We chart the rise of Elvis Presley (Austin Butler) from a young crooner in the 1950s to the best-selling solo artist in recording history. Colonel Tom Parker (Tom Hanks) discovers Presley, granted after he’s been a chart-topping local hit in the South, and sees a grand opportunity. With Elvis, there is no limit to where they both can go, and so Parker becomes Elvis’ manager for over twenty years for better and worse, engineering Elvis’ tour of duty in the military to take him away from negative headlines, only for him to meet and marry Priscilla (Olivia DeJonge), to locking him into a Vegas headlining gig to erase the mystery man’s heavy debts to the mob. Under Luhrmann’s guidance, you’ll experience it all and then some in the frenzied 160 minutes.
Elvis was many things for many people. He was a smooth crooner, he was an electric live performer, he was the benefactor of being a white vessel for music that was built upon the less heralded work of black performers, he was a victim, he was selfish, he was devoted to his fans and the stage, he was… America. In 2022, I would have asked if contemporary culture even cared about Elvis anymore, a man who died over 40 years ago, and whether we even have a lens to appreciate the man. Was he simply coasting off the hard work of other black performers? Did he groom his eventual bride considering her age upon their meeting? Was Elvis too old fashioned to even be anything other than a musical touchstone that other artists have surpassed? Is he just a joke? Luhrmann does a fine job of re-contextualizing Elvis, what made him unique for his era, and what made him still captivating to watch to this day. Even the archival footage the closes the movie is a reminder of the unmitigated power the man put into his singing.
It wouldn’t be a Luhrmann movie without a narrator, and this time we get the story’s main antagonist as our prism to view Elvis, marking him chiefly as victim. Tom Parker is a cartoon of a character especially as portrayed by Hanks. I love me some Tom Hanks, the man is an American treasure, and I appreciate that the man is definitely going for broke, but I don’t know at all what he was going for with this performance (the makeup does him no favors also). Hanks is fascinating because he is playing a villainous character that is constantly trying to re-frame their villainy, telling his side of the story but being careful, though not that careful, to always have an answer for an accusation. It feels like Hanks has stepped off the wacky Moulin Rouge! stage and everyone else in the movie is playing things completely straight. The entire acting troupe is all playing under one direction, and then there’s Hanks in his fat suit, who is breaking through the fourth wall, compulsively narrating our story, and acting like a loquacious Loony Tunes figure any second away from his own song and dance. His repeated use of the term “snow job” and “snowman,” which he dubbed himself as a showman, is overused to the point of being a verbal crutch, reminiscent of how often Jay Gatsby had to say some variation of “ole sport” in the 2013 movie or else he might irrevocably burst into glitter (or so I assume). It’s such a bizarre performance of wild choices that I can subjectively say it might be Hanks’ worst and yet it also feels like Hanks is giving Luhrmann exactly what he wants. It’s such a bold move to essentially cede your famous biopic to the most ridiculous character to tell from their ridiculous perspective. Imagine I, Tonya being told from Paul Walter Hauser’s character or House of Gucci being told from Jared Leto’s character, and that’s what we have here. I almost kind of love it, and in doing so, we see from the manipulator how he worked his magic to keep financial control over Elvis. Even Elvis’ later years are provided with a perspective that re-frames the man as a victim of a moneymaking machine that wouldn’t stop until it had drained every last drop of blood from this hard-working man.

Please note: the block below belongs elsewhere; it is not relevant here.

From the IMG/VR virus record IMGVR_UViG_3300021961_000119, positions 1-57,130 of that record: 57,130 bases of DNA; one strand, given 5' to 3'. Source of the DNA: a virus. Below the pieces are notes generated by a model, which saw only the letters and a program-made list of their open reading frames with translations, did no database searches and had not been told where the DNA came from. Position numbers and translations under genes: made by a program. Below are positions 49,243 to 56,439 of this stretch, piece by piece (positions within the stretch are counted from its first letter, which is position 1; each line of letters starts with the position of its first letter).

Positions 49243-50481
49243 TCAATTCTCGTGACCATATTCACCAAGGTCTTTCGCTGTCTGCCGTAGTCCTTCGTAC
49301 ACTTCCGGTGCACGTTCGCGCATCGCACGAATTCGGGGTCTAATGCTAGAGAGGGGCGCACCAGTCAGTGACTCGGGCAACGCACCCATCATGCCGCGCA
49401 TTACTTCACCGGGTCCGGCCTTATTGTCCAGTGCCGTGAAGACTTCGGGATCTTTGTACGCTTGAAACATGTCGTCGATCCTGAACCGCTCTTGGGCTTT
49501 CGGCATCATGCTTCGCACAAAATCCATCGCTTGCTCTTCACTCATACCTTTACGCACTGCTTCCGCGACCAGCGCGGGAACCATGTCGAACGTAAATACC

I think this is smart because, on the surface, Elvis might not be the most complicated person to devote two hours to unpacking his character dimensions. He liked to sing, as it touched something deep inside him, and he wanted to be true to himself, but this framework isn’t any different from any number of famous musician biopics we’ve become more than accustomed to. He dealt with drug addiction and erratic behavior but, again, even this is musical biopic basics. Even his doomed relationship with Priscilla is familiar stuff, as she could rarely compete with the demands and the allure of the stage. I think Luhrmann and his co-writers wisely saw that the best storytelling avenue with Elvis is through the lesser-known Colonel, a bizarre and calculating figure cackling in the shadows. There are significant questions over who this proud huckster really is and what he did to bully and cajole Elvis into his favor. There’s inherent conflict there as well as an angle that I would argue most are unfamiliar with. I didn’t know much about the history of Elvis the man but I knew even less about this would-be Colonel.
The most Luhrmann of sequences is Elvis’ breakthrough live performance where it feels like every woman in attendance is catching a fever of combustible hormonal fury. The way the man shook his hips, moved his body, his gyrations that so many adults felt were dangerously subversive, were part and parcel of the younger Elvis. He really was a born performer, and even says he can’t sing if he isn’t allowed to move how he feels he must with the music. During this crazy sequence, Luhrmann’s camera is trained on the emotional response of the audience experiencing a sensation that cannot be contained, bubbling to the surface into tears, shrieks, and convulsions, and it moves through the crowd like waves. It’s such an enthusiastic experience that plays right into the stylistic and tonal wheelhouse of Luhrmann. It’s also an unsubtle reminder, not that much is subtle in a Luhrmann movie, that part of the man’s appeal was his raw sexual magnetism.